Fred Bahnson, a farmer and writer from Efland, NC (near Durham), served with Christian Peacemaker Teams in Chiapas, Mexico in 2001. His essay tells of his journey of becoming a pacifist, through study and encounters with Christians practicing nonviolence. He says of himself: “I was once part of that vague majority of Christians who knew that Jesus said we’re to love our enemies, but believed that doing so was ‘unrealistic’….I grew up confused about how Christians deal with a violent world because the church as a whole is confused.”29 This confusion is illustrated by images of an annual battleship Easter service held by his neighbor’s church in Wilmington, Delaware, with a U.S. flag draped over the cross, hymns juxtaposed with the Pledge of Allegiance, and worshippers turning toward the rising sun to greet the Lord’s resurrection to face large guns on the deck of the ship.
This mark of NM is rooted in the way of Jesus and its inherent critique of the church’s alliance with the Empire. Bahnson’s reflections about the Gospel imperative for peacemaking sound very much like John Howard Yoder and Stanley Hauerwas, although he does not name them. The kingdom of God is a political reality. The person of Jesus Christ embodied the kingdom. The church is a contrast-society, shaped by the cross and Jesus’ command of “active enemy-love.”30 Christian peacemaking is not driven by rules, but by eschatological hope amidst persecution, as expressed in Revelation.
Bahnson first saw this kind of pacifism embodied among a small group of indigenous Christians in Chiapas. Amidst the Mexican government’s low-scale war on it own citizens, Las Abejas rejected the violent response of the Zapatistas, and instead chose Jesus’ way of nonviolence. They were motivated by simple obedience to the Sermon on the Mount. Las Abejas lost 45 members during a massacre by paramilitary forces that gunned them down during a three-day gathering of fasting and prayer for peace. Witnesses said that during the massacre one Las Abejas man prayed the words of Jesus: “Father, forgive them, for they know not what they do.”
Despite being displaced, this neo-monastic community in Mexico has stood firm in its witness for peace, even meeting with members of the paramilitary force and offering forgiveness.
Christian Peacemaker Team experiences in Iraq have also informed Bahnson and his friends at The Rutba House. That community evidently received its name through the experience of its founding members, Jonathan and Leah Wilson-Hartgrove. Having arrived in Baghdad a week after the U.S. began to bomb Iraq in 2003, the group of CPT’ers was forced to leave the country. On the road to Amman, Jordon one of their cars was evidently attacked by Iraqi police and the injured CPT’ers ended up in a makeshift clinic in the town of Rutba, because the hospital had been bombed. The Iraqi doctor who cared for them refused payment; he asked only that they “just go home and tell the people of the world what happen in Rutba.”31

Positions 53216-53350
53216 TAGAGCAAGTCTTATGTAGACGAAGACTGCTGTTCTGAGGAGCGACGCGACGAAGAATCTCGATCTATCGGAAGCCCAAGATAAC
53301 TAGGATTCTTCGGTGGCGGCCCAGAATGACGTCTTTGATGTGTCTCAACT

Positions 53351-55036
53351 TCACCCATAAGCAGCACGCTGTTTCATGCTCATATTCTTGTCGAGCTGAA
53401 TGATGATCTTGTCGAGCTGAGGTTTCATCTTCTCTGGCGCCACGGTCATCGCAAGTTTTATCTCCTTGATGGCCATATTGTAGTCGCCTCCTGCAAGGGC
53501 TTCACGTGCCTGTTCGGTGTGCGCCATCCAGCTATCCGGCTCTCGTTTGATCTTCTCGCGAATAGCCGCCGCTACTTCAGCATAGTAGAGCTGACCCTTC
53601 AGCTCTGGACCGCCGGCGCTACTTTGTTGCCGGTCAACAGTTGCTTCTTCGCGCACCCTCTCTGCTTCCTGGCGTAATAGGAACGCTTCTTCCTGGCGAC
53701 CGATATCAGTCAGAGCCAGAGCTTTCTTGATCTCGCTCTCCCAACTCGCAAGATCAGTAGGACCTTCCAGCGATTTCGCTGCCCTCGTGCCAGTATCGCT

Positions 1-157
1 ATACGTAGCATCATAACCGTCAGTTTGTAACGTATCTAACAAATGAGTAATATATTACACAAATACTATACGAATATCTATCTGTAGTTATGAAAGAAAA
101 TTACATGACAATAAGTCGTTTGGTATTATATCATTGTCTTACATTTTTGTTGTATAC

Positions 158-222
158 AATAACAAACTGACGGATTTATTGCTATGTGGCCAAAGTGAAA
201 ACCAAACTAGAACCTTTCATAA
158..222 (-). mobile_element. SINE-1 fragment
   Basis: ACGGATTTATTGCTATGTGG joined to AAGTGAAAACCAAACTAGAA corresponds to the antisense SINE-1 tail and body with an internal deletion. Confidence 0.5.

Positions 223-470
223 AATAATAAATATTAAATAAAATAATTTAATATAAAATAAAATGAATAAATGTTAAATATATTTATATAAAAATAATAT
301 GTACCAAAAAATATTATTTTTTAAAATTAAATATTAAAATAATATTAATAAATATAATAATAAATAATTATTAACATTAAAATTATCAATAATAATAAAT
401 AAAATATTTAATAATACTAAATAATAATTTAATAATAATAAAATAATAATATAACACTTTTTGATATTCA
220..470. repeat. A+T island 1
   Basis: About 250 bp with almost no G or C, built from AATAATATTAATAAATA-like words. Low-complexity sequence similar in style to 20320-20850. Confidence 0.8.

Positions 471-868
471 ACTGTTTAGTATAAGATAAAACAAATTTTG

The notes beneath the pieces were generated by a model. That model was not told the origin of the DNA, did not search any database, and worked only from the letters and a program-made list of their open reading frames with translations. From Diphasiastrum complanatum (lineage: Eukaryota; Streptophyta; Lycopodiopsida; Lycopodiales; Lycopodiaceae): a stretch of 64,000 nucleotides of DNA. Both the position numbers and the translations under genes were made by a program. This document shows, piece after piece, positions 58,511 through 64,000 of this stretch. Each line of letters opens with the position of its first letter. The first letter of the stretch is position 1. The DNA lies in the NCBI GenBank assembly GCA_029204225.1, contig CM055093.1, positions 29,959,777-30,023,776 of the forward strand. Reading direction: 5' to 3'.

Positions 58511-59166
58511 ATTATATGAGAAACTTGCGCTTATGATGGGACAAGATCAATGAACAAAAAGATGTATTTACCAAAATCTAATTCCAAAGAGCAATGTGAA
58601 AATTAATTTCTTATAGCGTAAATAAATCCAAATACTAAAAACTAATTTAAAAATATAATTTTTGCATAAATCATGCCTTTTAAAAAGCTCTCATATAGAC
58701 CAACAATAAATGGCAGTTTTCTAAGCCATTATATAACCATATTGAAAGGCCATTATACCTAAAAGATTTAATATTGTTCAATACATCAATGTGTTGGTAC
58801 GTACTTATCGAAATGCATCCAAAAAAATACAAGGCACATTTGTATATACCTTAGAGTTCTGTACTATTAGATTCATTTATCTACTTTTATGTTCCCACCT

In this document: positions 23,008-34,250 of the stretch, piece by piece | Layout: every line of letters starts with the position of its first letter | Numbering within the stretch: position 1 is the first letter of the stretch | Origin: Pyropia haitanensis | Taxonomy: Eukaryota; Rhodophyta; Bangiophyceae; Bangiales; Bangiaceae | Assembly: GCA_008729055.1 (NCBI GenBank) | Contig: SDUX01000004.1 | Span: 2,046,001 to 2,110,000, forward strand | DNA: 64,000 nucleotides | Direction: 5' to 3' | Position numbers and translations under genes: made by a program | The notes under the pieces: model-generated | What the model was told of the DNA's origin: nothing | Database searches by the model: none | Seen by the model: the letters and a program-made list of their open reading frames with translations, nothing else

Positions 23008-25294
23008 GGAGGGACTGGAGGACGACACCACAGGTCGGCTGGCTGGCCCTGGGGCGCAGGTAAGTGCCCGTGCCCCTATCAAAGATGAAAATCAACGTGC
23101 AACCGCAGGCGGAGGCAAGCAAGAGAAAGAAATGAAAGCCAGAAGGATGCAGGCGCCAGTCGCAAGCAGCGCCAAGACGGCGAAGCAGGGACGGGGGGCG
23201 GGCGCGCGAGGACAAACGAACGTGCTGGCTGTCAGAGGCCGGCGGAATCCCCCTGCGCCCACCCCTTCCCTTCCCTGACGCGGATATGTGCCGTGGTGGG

The CPT’ers were the first internationals to confirm that the U.S. military had bombed a civilian hospital in Rutba. They told their story to all the major news media who would listen, although CNN refused to air it. Jonathan told Bahnson: “We realized that the story of ‘the enemy’ extending hospitality to Americans after our country had bombed them was too disturbing a thing for American TV viewers to hear. The culture of hospitality we saw in the Rutba hospital ran so counter to the culture of war portrayed by the media, that the Rutba story couldn’t be told.” So, Jonathan and his wife Leah decided that rather than returning to Baghdad they would try to practice the kind of hospitality they received in Rutba. Along with Isaac Villegas they opened a hospitality house in an urban neighborhood. And whenever anyone asks them about the name of the house, they offer their story.
In addition to the life-and-death issues of pacifism, Bahnson also addresses the more mundane issues of interpersonal conflict in Christian communities. He discusses Matthew 18, and illustrates it with a story from the Bruderhof. A kindergarten teacher and several of her co-workers were troubled by the dictatorial attitude of the head teacher. They put up with it for a long time, and kept to the communal discipline of not talking about another behind her back.